"Robbed of the chance to be maid of honour at my best friend's wedding.  Gee, you could have waited a year!   But Tiff wants wedding bells, and the pitter patter of little feet."

     Paris grinned.  "Tiffany sure loves kids.  Me, too.  I want a son and heir.  We'll name him for my father."

     Then Paris opened his cell phone; it had commanded attention by loudly playing Jingle Bells.

     "Yes?" Paris said.  He listened for a moment, then said, "Four-K on Bigoted Earl.  That's all I can manage.  Goodbye, now."

     Turning to me, Paris smiled. "I was going to mention, Liz, a lot of smuggling happens here.  I thought you'd be interested."   Paris looked across the water at the lights of a distant city, sparkling on the shoreline of the United States.  Above, the Olympic Mountains rose into the night sky.  White snow glowed on some peaks, even though it was summer.

     "That's Port Angeles over there," Paris explained.  "It's in the state of Washington."  He turned toward Victoria.  "I can always spot the smugglers--maybe we'll see one tonight.  They come out of Canada, moving fast, with no running lights.  They carry drugs, forged credit cards, illegal immigrants.  If someone can make a buck smuggling, they'll do it.  Personally, I think it's crazy."

     Tiffany joined us on the command bridge.  As she cuddled against Paris, I took the other seat.  From here, the view was beyond awesome.  It was a total panorama--not a single tree or building blocked the horizon.  I could see every star, even little faint ones.  It was so romantic.

     Tiffany snuggled closer to Paris.  "Remember when you called me `princess'?  When we were kids?  I loved that, Paris."  She smiled at me.  "We used to play wedding, and Paris would be the groom.  I was Lady Diana."

     Paris kissed her cheek.  "Tiff, you'll always be my princess."

     I smiled at him.  "How'd you come up with your boat's name?"

     "Amor de Cosmos was an actual dude, long ago.  He arrived in British Columbia in the nineteenth century and ended up as premier, running the place.  He started life as William Smith, then picked a new name--cool idea, eh?  Amor de Cosmos means `lover of the universe'."

     Tiffany touched his dark hair.  "That's a perfect description of you, sweetheart."

     "My Dad was quite the guy," Paris told me proudly.  "A sports champion in his time, and adored by all the cuties.  He bought this classic cruiser when he was young.  The Amor has a cedar strip hull on oak.  I added the twin diesels for real power.  They're turbocharged."

     Tiffany glanced at her Rolex.  "Let's head home, Paris.  Daddy will be calling soon."

     "Phone him on my cell, and we'll stay out longer."

     Tiffany shook her head.  "Daddy needs to know I'm safely home from the sea.  Otherwise he won't be able to sleep."

     "He's staying downtown at the Empress Hotel?" I asked.

     Tiffany nodded.  "Daddy loves that place."

     Before long we approached Oak Bay, Victoria's luxurious neighbour.  Through binoculars I studied the Oak Bay Beach Hotel, then the expensive mansions, houses and condos along the shoreline.  Lights glowed from the windows, looking cozy.

     "What a sight under a full moon," Tiffany said.  "It's like being in a dream."

     "Hey," Paris exclaimed.  Grabbing the binoculars from me, he looked north along the water in the direction of Thirteen Oaks, the estate owned by his family.  "I see some boat, stopped abeam of my house.  No running lights.  Let's check this out."

     "Could it be a smuggler?" I asked excitedly.


     "Be careful," Tiffany warned, as Paris fed maximum RPMs to the twin beasts that roared below decks.  "This could be dangerous!"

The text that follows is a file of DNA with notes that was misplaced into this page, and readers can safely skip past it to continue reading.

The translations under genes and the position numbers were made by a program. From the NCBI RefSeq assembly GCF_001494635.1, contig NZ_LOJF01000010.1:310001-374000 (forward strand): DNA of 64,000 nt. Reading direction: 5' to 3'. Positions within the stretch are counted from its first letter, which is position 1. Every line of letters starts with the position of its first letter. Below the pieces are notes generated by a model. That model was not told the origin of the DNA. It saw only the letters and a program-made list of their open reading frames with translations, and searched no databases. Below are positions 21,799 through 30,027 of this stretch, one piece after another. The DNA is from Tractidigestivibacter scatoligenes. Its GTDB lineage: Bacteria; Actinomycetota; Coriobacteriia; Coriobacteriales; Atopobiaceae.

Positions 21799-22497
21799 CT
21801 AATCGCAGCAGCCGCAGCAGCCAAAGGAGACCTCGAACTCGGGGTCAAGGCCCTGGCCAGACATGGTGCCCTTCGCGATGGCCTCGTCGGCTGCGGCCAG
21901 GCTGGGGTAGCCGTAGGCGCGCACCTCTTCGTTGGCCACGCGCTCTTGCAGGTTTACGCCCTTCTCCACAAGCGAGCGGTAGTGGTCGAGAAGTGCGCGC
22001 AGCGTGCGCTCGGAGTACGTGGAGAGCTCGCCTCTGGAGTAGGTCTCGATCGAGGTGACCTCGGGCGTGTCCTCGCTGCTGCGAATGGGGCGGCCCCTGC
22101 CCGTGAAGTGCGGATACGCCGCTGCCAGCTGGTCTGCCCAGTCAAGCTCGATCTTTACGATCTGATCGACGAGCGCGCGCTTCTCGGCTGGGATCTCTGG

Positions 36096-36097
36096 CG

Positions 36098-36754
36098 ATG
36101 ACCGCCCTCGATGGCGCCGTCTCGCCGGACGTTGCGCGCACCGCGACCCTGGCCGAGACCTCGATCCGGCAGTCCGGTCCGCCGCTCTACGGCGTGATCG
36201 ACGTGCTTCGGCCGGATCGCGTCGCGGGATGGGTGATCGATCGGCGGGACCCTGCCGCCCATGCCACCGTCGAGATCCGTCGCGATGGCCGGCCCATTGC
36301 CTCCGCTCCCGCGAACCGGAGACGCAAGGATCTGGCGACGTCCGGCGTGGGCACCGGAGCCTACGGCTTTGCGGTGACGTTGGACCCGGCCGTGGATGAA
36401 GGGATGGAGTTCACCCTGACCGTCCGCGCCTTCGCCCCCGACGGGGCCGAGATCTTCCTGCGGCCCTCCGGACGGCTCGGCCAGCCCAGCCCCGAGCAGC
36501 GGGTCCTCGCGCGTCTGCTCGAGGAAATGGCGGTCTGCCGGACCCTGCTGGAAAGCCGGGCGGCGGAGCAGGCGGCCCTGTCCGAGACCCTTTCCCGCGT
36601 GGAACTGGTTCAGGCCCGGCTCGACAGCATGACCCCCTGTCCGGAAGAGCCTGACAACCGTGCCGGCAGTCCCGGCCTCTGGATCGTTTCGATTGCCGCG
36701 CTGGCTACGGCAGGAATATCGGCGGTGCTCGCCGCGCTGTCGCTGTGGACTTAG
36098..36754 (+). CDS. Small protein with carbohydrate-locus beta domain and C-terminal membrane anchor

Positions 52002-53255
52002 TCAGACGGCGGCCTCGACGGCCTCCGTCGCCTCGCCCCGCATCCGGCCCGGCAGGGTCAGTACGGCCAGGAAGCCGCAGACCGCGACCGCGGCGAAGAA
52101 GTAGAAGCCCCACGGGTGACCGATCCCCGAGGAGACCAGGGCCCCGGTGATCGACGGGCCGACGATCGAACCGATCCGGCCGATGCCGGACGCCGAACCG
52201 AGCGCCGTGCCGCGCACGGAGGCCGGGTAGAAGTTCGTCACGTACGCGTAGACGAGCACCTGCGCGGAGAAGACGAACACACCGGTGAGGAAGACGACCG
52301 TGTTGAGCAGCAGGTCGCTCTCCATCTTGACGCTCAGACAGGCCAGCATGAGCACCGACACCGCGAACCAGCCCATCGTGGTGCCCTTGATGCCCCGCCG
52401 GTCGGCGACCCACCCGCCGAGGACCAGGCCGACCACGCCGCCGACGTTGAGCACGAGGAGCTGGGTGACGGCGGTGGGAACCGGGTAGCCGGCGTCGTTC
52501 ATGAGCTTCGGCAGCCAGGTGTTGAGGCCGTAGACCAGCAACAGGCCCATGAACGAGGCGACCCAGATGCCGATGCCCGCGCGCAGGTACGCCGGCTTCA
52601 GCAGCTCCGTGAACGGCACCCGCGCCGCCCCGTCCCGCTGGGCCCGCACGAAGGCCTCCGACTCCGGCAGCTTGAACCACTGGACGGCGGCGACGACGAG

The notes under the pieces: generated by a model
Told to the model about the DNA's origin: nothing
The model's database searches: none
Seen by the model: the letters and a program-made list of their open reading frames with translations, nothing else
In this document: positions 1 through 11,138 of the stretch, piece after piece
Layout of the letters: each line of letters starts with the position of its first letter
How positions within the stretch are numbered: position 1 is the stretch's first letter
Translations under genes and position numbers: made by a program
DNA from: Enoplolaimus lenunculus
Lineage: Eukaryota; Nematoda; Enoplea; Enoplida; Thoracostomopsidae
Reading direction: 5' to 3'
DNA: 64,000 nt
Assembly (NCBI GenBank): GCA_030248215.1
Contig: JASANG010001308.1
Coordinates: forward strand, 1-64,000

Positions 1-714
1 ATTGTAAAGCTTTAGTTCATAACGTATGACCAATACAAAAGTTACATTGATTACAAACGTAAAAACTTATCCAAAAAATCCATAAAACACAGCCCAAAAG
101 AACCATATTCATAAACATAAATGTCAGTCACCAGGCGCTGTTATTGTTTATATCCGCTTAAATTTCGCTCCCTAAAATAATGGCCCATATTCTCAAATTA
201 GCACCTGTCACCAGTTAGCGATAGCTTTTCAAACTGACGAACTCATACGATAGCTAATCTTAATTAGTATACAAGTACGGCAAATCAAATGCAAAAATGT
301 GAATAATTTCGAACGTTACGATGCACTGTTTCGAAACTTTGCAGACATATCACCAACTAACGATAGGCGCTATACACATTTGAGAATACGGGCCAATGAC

We moved north along the shoreline, feeling the wind on our faces.  As we approached the mystery craft, Paris studied it through his state-of-the-art night binoculars.  "It's called the Outlaw.  There's an open deck and a wheelhouse.  Some guy's inside--I can see him.  He's got blond hair, and two gold earrings.  Looks maybe 20 years old, 25 max."

     Above the cliff stood an ancient mansion.  Moonlight glowed on the ivy embracing its walls.  The stone building was very large, dominating the enormous estate known as Thirteen Oaks.  There were several chimneys; smoke curled from one.  From the gardens of the estate, a crooked path led down to a beach.  Nearby was a small island with no signs of habitation.

     The Amor de Cosmos powered forward, moving in on the mysterious Outlaw.  Suddenly a spotlight glared across the water.  A man's voice yelled, "Clear away!"

     Paris swore angrily.  Veins bulged in his throat as he screamed, "Forget it jerk.  And what exactly are you doing?  I live in that house up there."  The engines rumbled as Paris moved our craft closer.  "Who are you, anyway?" he cried across the water.  "Identify yourself."

     Silence from the Outlaw.  I gripped the railing, aware of the painful throbbing of my heart.  I was so scared.

     Then Tiffany screamed.  "A gun!  Paris, he's got a gun!"

     I stared across the tossing waves.  "Holy Hannah."  A nickel-plated revolver shone in the spotlight's glow.  "That thing looks real.  Let's--"

     Fire burst from the muzzle.  Something hummed past into the night, and then I heard the shot.  It was total confusion on our boat as I dove for cover beside Tiffany while Paris grabbed for the throttle, and our cruiser leapt away across the waves.

     "That was a real bullet," I yelled.

     Paris looked behind.  "He's coming after us, but we'll outrun him.  This baby can really move."

     The other boat fell away into the night as we escaped north.  Then, without warning, the mighty roar of our engines turned to a coughing gasp, followed by utter silence.  Out in the night, we heard the Outlaw coming our way.

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THE EMILY CARR MYSTERY.Copyright 2012 by Eric Hamilton Wilson
All rights reserved.  No part of this book may be used or reproduced in
any manner whatsoever without prior written permission except in the
case of brief quotations embodied in reviews.